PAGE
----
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“Facts on Fats” – Why margarine belongs to a healthy diet

The margarine industry is committed to the promotion of good health. This includes promoting education and awareness on nutrition. Part of our role is to spread objective information and facts about fats so that consumers can better control the quality of their intake.

Why do we need fats in our diet?

In a healthy balanced diet, the energy that you consume needs to be balanced with the energy that you use for normal body functions and your physical exercise. Based on decades of research, the World Health Organization recommends that adults should derive from 20% up to 30-35% of their daily energy (calories) from fats. Besides being a source of energy, fat provides essential building blocks for the cells in the body, is a carrier for fat-soluble vitamins A, D, E and K and contains essential fatty acids (omega 3 and omega 6). It also makes food taste good, look good and feel good! We need to eat a reasonable amount of fat every day to stay healthy.

The key is to take the right quantity, and to optimize the quality of fat. The type of fat you choose has an important impact on your health. Too many people still consume too much saturated fatty acids and too few of the good and essential fats (mono- and poly-unsaturated fatty acids). This is why knowing about the different types of fats and being able to identify them is the first step to a healthy diet!

How is margarine helping us balance our fat consumption?

  • Retail vegetable fat spreads and margarines used as ingredients in food products are mostly made of liquid vegetable oils and use only little solid vegetable fat.
  • Therefore, a typical soft margarine only contain a limited amount of saturated fatty acids (the solid fats ~20%) and a much higher level of poly- and mono-unsaturated fatty acids (~ 50% and 30% respectively).
  • In particular, margarines and vegetable fat spreads are an important source of the essential polyunsaturated fatty acids of the omega-3 and omega-6 families. These are called essential because our body needs them to fulfil various functions and benefits but cannot produce them. So they need to be provided by our diet.

What are fat soluble vitamins?

Vitamin A, D and E are only soluble, and not in water. Vitamin A is vital for good eyesight and healthy skin and plays a role in the immune system. Vitamin D facilitates calcium and phosphorus absorption and helps maintaining strong bones, teeth and muscles. Vitamin E is an important protector of essential fatty acids from oxidative damage. Most margarines and vegetable fat spreads can provide vitamins A, D and E. Another good reason to include it in your diet!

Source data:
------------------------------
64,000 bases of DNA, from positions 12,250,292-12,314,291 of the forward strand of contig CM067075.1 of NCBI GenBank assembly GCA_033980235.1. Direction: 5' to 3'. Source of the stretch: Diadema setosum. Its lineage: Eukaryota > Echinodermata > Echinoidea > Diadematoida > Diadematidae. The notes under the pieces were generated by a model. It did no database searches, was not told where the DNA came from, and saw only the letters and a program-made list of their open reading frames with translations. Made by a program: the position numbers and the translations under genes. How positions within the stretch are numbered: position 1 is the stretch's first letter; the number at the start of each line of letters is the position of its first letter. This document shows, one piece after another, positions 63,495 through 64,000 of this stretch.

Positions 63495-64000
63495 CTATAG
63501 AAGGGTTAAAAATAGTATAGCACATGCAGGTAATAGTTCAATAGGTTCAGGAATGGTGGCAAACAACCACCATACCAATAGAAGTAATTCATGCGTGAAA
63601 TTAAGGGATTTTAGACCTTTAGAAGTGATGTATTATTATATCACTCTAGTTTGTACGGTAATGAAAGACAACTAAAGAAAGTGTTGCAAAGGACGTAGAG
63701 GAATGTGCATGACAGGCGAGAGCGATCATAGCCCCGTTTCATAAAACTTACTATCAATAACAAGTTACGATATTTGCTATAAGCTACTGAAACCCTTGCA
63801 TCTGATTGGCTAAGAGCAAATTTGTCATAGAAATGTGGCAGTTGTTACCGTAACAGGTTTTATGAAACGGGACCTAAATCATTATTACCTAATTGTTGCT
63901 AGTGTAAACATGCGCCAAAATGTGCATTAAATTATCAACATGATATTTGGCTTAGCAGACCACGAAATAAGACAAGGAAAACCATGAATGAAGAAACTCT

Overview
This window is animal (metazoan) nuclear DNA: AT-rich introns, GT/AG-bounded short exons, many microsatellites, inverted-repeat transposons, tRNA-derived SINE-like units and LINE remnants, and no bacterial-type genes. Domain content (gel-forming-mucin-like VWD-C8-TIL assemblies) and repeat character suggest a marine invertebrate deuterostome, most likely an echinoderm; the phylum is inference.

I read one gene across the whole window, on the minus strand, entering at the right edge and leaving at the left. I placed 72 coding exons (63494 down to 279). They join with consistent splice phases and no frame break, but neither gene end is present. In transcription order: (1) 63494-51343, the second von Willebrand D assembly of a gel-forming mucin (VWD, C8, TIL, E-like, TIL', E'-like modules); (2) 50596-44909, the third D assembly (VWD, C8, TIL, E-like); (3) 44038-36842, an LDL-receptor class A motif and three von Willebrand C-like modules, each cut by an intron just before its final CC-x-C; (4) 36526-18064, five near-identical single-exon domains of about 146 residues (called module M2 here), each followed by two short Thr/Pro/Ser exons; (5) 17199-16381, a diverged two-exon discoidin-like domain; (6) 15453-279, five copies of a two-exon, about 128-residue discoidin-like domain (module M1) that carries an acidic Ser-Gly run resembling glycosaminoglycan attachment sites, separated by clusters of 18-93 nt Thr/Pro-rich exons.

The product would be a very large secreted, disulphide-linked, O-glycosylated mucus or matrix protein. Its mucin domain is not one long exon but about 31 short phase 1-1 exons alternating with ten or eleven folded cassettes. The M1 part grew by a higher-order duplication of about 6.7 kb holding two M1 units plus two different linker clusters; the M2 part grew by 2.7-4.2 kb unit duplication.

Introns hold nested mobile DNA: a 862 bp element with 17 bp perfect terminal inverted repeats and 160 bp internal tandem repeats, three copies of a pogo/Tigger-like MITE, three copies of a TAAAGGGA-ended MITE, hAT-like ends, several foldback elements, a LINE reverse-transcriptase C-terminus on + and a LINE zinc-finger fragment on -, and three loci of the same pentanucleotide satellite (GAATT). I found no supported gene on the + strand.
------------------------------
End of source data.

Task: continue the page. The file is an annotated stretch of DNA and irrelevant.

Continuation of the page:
Overall, most vegetable fat spreads and margarine are good sources of essential fats and vitamins A, D, E while delivering only little calories (typically around 5% daily energy needs when eating 20g per day). In fact, official nutritional recommendations often include margarine and vegetable fat spreads, highlighting the important role they play in a healthy diet.

Which margarine should I use to spread or cook?

Margarine products are designed for different usages to fit multiple cooking methods. You can use it as such or as an ingredient in other food products. Margarine comes in 3 forms: soft, liquid and hard. Apart from that, it comes in fat levels varying from 10% to 90%. This makes margarine a multi-usage product that accompanies through all your daily meals.

  • For breakfast, spread your toast with soft margarine or vegetable fat spreads presented in tubs. For each slice of bread, use 5 g of margarine or fat spread (half a tablespoon). We consider 10g of margarine to be a daily portion.
  • For lunch, why not using liquid margarine to stir-fry your vegetables or meat? The recommended dose per portion is 10 ml liquid margarine (1 tablespoon).
  • For a pleasurable afternoon snack, have a small homemade cookie and a piece of fruit. For best results in baking prefer full fat margarines. Any of the margarine formats is suitable: liquid margarine (in bottle), hard margarine (in wrapper) and soft margarine (in tub). Most products will inform you if they are suitable for cooking. If a recipe calls for butter, you can replace 50g butter by 50g hard or soft margarine.
  • For dinner, you can top your vegetables, pasta, soup or purée with liquid or soft margarine to add taste to your meal. Delicious and healthy!

You can find recipe ideas in our IMACE recipe book!

To learn more about the different types of fatty acids and the role of fats in the diet, please read the dedicated page on our website and download our Facts on Fats brochure.

To download our factsheet and see all scientific references, please click here.

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